The regulatory nudge towards transparency in climate risk
Within our new interview series "right. questions" right. based on science asked Environmental Regulatory Lawyer Caryl Walter from Freshfields Bruckhaus Deringer to share her views on tightening climate disclosures. We were honored to count with the presence of Caryl Walter in our recent XDC Frühstück Event sharing an objective and legal view on current and expected regulation for corporations in regards to climate considerations. In order to delve deeper into this issue, right. based on science's Legal Analyst Marcela Scarpellini interviewed Ms. Walter.
What is your view/understanding of the regulatory push for better climate related disclosures?
It seems to me that there is currently a concerted effort particularly at the European level to integrate a degree of “climate-transparency” into a number of corporate regulatory regimes. Clearly there is also a reluctance to be too prescriptive, so that there is currently no hard law requirement to change established practices. But the language of the Commission’s recent communications on this does suggest that the aim ultimately is to converge on a more standardized metric or metrics that will be meaningful to stakeholders.
Do you see the Task Force on Climate-related Financial Disclosure ("TCFD") as a preparatory voluntary scheme which might eventually design and guide the way for regulation?
If its recommendations are widely adopted and there’s a broad consensus that they add useful information for investors, this is the kind of thing that can serve as a blue print, sure. The UK Government’s Green Finance Task Force has, for example, recommended that the TCFD guidelines be integrated into the domestic corporate governance and reporting framework. In terms of the corporate perspective, multinationals in particular are keen for any obligations to be as consistent as possible across jurisdictions, so that they don’t have a multitude of different (and possibly conflicting) compliance regimes to deal with. So it’s imaginable that companies would also get behind such an (in any event industry-lead) initiative, especially if they felt that requirements were in the pipeline one way or another.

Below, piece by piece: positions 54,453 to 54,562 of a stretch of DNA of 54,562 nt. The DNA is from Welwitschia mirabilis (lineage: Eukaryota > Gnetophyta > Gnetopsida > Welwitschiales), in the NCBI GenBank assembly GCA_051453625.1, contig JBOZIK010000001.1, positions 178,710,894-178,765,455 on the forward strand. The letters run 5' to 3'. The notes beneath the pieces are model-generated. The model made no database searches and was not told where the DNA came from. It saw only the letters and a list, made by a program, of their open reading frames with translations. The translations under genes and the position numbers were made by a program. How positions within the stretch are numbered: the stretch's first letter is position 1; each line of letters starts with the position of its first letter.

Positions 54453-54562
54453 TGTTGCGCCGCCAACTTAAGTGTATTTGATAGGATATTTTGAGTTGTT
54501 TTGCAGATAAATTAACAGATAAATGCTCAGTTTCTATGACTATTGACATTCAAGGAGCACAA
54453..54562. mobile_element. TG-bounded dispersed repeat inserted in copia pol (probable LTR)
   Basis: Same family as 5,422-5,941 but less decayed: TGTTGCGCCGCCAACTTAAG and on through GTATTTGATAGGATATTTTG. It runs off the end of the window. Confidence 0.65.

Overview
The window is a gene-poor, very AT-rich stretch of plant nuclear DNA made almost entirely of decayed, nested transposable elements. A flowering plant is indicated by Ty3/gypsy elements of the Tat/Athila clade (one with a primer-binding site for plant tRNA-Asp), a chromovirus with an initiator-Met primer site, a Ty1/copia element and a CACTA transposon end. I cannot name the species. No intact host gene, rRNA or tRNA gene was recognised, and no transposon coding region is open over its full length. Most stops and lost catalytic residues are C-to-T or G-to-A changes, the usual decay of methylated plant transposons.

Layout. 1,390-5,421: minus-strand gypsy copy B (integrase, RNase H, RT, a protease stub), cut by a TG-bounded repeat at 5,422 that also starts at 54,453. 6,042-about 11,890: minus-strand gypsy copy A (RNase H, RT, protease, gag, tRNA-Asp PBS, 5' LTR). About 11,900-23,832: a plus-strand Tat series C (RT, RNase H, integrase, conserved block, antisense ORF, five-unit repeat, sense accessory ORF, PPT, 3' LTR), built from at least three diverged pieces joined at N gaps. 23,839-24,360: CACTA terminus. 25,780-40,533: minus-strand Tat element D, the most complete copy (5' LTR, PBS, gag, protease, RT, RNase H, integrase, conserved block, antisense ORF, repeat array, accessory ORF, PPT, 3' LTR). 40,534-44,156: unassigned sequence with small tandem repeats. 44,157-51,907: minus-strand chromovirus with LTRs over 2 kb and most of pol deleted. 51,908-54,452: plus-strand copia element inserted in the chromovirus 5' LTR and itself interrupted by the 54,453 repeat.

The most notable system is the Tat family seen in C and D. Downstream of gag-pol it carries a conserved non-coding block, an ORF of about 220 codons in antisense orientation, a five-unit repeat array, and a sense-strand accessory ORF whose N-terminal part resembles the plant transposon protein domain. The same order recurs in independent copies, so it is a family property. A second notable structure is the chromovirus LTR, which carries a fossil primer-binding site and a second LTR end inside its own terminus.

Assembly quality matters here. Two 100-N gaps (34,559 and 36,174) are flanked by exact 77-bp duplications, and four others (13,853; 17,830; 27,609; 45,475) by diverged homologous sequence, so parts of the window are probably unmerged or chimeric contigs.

"So that’s how we end up with a lot disclosure that is not particularly comparable,
that is more likely to highlight progress than remaining risks."
Do you understand long-term considerations of financial returns and investments to be part of an investor´s fiduciary duty?
The legal concept of fiduciary duty is very old, and described along similar lines in different jurisdictions. In essence, it is the requirement for a fiduciary to act in the best interests of another in good faith. So of course both short-term and long-term considerations play into this, they always have. Your question is aimed at climate considerations – and arguably yes, if a climate-related risk is going to materially affect an asset’s performance, then it has to be taken into account. The ongoing discussion is about which climate risks should in fact be considered material in which contexts, because there always has to be an element of business judgment involved in weighing up different risks and opportunities. The legal principle is well-established, but whether shareholders or plan beneficiaries have an “inherent” interest in detailed climate-related information is hotly debated – clearly, many companies don’t see it that way.